On a recent visit to Homer, Sen. Gary Stevens, R-Kodiak, spoke to a group of about 15 area residents on Nov. 9 at Captain’s Coffee.
The first order of business? Former Rep. Paul Seaton, now an advocate for the Fair Share Tax initiative, got Stevens to sign the petition to put oil and gas tax reform on the 2020 election ballot.
Stevens said he agrees with looking at reasonable ways to reduce the state budget, but “when it comes to increasing our revenues, we need to talk about those as well,” he said. “One issue is an increase on taxes on oil companies. I don’t think they’re paying their fair share. I was one of two senators who voted against (former) Gov. Parnell’s giveaway to oil companies.”
If it gets on the ballot and voters pass it, the Fair Share Tax would change how taxes are collected on the North Slope’s three legacy fields of Prudhoe Bay, Kuparuk and Alpine. Fair Share supporters say the change would recover $1.2 billion in revenues. That could help balance the budget without other taxes like a personal income tax or reducing the Permanent Fund dividend even more.
“If we use the money from the Permanent Fund and increase taxes on oil companies, we might be OK,” Stevens said.
Stevens also confirmed another 2020 election question: He intends to run for re-election to Senate District P, the district that includes Homer and Kodiak. Stevens has been in the Senate since 2003 and before that served in the House.
The Permanent Fund is one bit of good news for the state, Stevens said. The percentage of market value approach to using the Permanent Fund takes 5% annually out of the fund.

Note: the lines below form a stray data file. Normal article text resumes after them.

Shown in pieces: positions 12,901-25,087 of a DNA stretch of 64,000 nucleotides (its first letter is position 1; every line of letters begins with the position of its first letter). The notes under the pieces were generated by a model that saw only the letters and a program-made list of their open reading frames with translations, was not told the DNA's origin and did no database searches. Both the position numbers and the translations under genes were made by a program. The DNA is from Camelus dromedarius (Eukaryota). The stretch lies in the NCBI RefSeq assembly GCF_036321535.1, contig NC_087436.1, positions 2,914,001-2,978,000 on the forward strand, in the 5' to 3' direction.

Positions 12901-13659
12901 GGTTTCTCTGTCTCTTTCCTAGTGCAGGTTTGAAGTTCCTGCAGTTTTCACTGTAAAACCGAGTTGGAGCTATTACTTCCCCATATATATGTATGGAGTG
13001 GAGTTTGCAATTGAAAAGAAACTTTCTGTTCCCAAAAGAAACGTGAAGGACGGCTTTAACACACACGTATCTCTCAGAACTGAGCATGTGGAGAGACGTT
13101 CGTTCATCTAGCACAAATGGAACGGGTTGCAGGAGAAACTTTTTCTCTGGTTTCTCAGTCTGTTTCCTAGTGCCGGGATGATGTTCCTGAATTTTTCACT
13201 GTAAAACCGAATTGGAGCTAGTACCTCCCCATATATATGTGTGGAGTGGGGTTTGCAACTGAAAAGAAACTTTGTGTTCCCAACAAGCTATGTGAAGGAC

“Just so you know what really good shape we’re in .. We’re in really good shape when it comes to the (percentage of market value),” Stevens said. “… It’s logical. It’s reasonable. Most experts say we can take 5%.”
That amount can be used to fund the PFD, fund government and be reinvested back into the corpus of the Permanent Fund, Stevens said.
He also noted some other good news, at least from the Alaska Legislature’s perspective — a recent court victory which upheld forward funding of education. Forward funding provides education funding to school districts before the end of the school year so districts have a reliable understanding of the next year’s budget. That helps districts avoid having to lay off teachers because of budget uncertainty. The legislature forward funded $1.2 billion that former Gov. Bill Walker signed off on. Gov. Mike Dunleavy wanted to veto that and it was taken to court.